Creating multimedia presentations used to be difficult and expensive. Not anymore. Today all it takes is a digital camera and a PC equipped with Microsoft PowerPoint. Here are some basics:

Pick a subject. To increase referrals, compile an end-of-project "memories" CD, with crew interviews, clips of the client's family, and critical project documents. Other ideas: sales presentations featuring customer testimonials and training presentations with expert installers.

Assemble a digital tool kit. Today's digital still cameras also capture 15- to 20-second short audio/video clips, eliminating the need for a video camera. You'll also want an inexpensive flatbed scanner to convert paper photos and documents into digital and some software to track all the clips and stills.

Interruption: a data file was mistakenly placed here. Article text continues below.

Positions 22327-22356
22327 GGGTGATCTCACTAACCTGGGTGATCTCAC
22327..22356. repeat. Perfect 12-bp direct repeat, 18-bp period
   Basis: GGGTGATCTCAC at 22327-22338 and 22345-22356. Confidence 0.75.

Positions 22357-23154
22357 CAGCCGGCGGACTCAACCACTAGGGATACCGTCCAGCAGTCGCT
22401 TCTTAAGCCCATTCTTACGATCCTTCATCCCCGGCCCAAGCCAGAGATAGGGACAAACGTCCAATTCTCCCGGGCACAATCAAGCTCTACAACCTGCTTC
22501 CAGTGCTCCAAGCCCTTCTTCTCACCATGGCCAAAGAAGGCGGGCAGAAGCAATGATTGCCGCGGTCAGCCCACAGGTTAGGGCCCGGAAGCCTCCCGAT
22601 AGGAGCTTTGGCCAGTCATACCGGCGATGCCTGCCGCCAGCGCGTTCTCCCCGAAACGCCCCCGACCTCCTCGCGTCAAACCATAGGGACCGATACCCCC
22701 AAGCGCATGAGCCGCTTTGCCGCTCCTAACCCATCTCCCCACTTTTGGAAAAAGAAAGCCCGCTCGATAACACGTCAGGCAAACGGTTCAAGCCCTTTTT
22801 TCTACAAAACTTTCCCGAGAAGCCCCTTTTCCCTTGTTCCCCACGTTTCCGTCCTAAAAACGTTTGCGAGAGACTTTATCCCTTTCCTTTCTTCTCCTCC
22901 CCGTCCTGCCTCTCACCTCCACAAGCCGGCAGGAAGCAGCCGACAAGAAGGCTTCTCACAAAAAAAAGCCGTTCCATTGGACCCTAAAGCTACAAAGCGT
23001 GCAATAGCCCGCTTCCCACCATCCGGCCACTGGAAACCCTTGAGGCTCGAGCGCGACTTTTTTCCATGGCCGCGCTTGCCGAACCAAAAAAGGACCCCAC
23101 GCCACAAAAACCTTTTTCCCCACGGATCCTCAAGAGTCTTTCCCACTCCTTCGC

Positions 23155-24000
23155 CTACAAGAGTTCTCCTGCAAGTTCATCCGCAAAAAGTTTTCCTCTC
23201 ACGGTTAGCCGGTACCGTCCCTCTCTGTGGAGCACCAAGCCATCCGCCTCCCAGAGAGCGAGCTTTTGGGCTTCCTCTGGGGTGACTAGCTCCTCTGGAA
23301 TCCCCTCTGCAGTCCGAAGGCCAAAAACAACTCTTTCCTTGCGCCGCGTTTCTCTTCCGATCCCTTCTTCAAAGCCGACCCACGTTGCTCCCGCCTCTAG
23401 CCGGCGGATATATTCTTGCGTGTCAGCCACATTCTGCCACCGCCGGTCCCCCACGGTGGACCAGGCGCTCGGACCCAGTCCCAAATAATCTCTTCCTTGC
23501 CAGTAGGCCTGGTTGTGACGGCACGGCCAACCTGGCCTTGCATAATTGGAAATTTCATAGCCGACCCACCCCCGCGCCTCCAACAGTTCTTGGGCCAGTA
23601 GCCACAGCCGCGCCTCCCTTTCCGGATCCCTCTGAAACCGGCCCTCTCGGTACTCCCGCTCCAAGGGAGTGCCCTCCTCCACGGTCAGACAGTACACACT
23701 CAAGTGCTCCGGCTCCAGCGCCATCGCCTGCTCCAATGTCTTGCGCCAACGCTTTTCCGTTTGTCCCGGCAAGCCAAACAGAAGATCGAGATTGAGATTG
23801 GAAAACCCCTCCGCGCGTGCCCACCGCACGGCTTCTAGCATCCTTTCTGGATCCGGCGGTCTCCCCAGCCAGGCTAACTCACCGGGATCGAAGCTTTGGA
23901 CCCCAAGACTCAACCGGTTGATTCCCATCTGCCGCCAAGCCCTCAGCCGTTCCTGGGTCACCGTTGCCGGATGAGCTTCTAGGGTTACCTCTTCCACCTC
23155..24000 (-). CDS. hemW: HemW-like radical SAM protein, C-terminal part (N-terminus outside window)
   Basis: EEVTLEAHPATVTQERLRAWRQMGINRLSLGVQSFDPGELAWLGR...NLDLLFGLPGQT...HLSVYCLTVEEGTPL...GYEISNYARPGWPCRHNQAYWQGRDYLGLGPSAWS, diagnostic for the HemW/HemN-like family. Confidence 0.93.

Compose the presentation. PowerPoint is as easy to use as a word processor. Starting with a theme, drag and drop video clips and stills into PowerPoint "slides." Drag the slides into the order you want, then add captions or built-in effects.

Burn a CD. You'll need a CD-ROM drive for this. Once complete, PowerPoint lets you make a "pack and go" CD presentation that will run on any computer.

Upload to the Internet. If you have a Web site, PowerPoint can convert your presentation into Web pages in a few clicks. Over time, create an online library of your multimedia presentations.

As a footnote, there are some other reasonably priced tools for helping create these presentations: Paint Shop Pro ($99) and PhotoShop Elements ($99) for image editing; ScanSoft PaperPort ($90) for document management; and Adobe Acrobat ($199) to generate PDFs. --Joe Stoddard, a technology consultant to the construction industry, can be reached at